Extinction of elephants could affect atmospheric carbon levels: Study
If the already critically endangered elephants go extinct, the rainforests of Central and West Africa, the world's second largest, will lose between six and nine percent of their ability to capture atmospheric carbon.
Researchers report that elephants play a key role in creating forests which store more atmospheric carbon and maintain the biodiversity of forests in Africa.
If the already critically endangered elephants become extinct, rainforest of central and west Africa, the second largest rainforest on earth, would lose between six and nine percent of their ability to capture atmospheric carbon, amplifying planetary warming.
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Assistant professor of biology at Saint Louis University and senior author on the paper Stephen Blake, Ph.D., has spent much of his career dedicated to studying elephants. In the current paper, Blake, lead author Fabio Berzaghi from the Laboratory of Climate and Environmental Sciences (LSCE), France, and colleagues document exactly how the ecology of megaherbivores has such a strong influence on carbon retention in African rainforests.
"Elephants have been hunted by humans for millennia," Blake said. "As a result, African forest elephants are critically endangered. The argument that everybody loves elephants hasn't raised sufficient support to stop the killing. Shifting the argument for elephant conservation toward the role forest elephants play in maintaining the biodiversity of the forest, that losing elephants would mean losing forest biodiversity, hasn't worked either, as numbers continue to fall.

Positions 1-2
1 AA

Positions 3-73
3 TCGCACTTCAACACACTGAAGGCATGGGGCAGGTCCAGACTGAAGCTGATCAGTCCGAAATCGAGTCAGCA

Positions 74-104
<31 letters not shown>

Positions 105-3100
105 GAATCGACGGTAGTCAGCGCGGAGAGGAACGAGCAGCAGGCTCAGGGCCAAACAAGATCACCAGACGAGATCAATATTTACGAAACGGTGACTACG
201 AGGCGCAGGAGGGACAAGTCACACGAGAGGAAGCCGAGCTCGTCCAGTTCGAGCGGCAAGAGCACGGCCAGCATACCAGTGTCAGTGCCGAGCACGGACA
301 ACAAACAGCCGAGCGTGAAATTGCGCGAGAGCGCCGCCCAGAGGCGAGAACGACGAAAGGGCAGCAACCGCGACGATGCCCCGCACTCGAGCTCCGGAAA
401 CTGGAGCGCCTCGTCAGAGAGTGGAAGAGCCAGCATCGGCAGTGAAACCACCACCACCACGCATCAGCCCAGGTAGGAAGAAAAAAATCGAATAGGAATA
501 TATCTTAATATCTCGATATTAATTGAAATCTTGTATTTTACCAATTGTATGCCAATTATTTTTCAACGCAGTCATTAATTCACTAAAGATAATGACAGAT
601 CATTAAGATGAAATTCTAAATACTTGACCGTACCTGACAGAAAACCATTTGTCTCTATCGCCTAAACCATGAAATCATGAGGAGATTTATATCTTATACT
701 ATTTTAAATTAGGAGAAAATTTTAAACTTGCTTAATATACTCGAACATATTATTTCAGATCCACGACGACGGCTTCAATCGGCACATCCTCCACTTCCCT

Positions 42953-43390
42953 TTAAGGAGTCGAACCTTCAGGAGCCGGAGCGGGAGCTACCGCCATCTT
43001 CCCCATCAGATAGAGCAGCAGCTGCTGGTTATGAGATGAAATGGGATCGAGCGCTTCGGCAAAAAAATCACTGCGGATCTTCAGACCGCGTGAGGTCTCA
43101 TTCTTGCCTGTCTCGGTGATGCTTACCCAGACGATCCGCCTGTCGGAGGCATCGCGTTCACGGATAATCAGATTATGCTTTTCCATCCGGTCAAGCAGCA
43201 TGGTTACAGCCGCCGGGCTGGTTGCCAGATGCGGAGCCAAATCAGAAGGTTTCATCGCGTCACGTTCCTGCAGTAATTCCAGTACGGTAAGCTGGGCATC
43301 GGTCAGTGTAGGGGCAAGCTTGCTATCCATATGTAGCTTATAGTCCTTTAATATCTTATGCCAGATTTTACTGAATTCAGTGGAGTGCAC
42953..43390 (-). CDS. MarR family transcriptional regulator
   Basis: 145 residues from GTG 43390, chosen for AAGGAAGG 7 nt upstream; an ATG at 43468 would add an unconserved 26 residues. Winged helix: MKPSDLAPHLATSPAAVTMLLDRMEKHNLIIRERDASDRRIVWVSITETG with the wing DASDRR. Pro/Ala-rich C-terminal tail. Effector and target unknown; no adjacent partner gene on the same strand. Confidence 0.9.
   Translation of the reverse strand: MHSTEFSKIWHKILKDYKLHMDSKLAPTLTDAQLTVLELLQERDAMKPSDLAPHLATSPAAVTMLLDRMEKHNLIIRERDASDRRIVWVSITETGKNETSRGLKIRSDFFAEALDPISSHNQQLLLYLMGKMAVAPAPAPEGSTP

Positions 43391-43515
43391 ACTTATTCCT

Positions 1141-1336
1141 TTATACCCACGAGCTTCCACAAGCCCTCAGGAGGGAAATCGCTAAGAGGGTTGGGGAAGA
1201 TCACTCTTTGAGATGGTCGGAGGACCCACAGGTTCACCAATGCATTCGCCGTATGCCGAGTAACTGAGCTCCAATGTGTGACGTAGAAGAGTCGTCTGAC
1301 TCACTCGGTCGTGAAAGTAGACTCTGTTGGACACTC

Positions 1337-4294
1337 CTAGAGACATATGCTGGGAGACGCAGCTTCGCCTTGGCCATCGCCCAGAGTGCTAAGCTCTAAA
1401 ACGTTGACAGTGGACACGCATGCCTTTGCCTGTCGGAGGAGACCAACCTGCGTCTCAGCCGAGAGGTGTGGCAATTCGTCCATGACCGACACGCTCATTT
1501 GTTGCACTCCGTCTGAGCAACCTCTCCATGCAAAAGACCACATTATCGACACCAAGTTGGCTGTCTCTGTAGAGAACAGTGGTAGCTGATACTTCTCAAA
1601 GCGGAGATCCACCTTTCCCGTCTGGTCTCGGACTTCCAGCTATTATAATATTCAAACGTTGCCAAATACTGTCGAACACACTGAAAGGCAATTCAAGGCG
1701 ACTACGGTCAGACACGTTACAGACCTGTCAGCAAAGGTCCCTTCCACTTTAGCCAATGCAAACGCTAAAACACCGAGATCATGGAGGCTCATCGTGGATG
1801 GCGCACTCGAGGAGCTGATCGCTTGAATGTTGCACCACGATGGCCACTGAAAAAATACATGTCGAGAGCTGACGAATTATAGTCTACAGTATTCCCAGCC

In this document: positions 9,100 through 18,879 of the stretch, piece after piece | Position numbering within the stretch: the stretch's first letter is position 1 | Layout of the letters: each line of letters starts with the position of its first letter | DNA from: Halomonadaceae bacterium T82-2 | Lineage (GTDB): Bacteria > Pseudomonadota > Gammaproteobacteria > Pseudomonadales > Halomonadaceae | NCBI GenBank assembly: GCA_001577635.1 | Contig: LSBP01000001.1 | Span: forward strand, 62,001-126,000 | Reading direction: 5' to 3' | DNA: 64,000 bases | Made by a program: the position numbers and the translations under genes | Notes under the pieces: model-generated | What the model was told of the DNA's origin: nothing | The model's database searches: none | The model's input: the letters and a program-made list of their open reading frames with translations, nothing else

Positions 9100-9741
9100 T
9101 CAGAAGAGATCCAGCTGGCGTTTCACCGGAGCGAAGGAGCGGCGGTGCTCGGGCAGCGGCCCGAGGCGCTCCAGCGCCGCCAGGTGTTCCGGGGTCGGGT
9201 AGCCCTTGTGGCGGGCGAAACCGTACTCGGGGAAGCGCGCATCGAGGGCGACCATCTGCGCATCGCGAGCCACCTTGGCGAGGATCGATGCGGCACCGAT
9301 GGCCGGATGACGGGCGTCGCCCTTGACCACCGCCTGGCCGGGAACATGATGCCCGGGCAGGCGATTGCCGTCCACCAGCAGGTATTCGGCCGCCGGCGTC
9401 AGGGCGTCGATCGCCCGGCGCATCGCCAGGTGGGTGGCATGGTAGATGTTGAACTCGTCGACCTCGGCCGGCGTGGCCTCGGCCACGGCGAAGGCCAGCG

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We can now add the robust conclusion that if we lose forest elephants, we will be doing a global disservice to climate change mitigation. The importance of forest elephants for climate mitigation must be taken seriously by policy makers to generate the support needed for elephant conservation. The role of forest elephants in our global environment is too important to ignore."
Within the forest, some trees have light wood (low carbon density trees) while others make heavy wood (high carbon density trees). Low carbon density trees grow quickly, rising above other plants and trees to get to the sunlight. Meanwhile, high carbon density trees grow slowly, needing less sunlight and able to grow in shade. Elephants and other megaherbivores affect the abundance of these trees by feeding more heavily on the low carbon density trees, which are more palatable and nutritious than the high carbon density species. This "thins" the forest, much like a forester would do to promote growth of their preferred species. This thinning reduces competition among trees and provides more light, space and soil nutrients to help the high carbon trees to flourish.
"Elephants eat lots of leaves from lots of trees, and they do a lot of damage when they eat," Blake said. "They'll strip leaves from trees, rip off a whole branch or uproot a sapling when eating, and our data shows most of this damage occurs to low carbon density trees. If there are a lot of high carbon density trees around, that's one less competitor, eliminated by the elephants."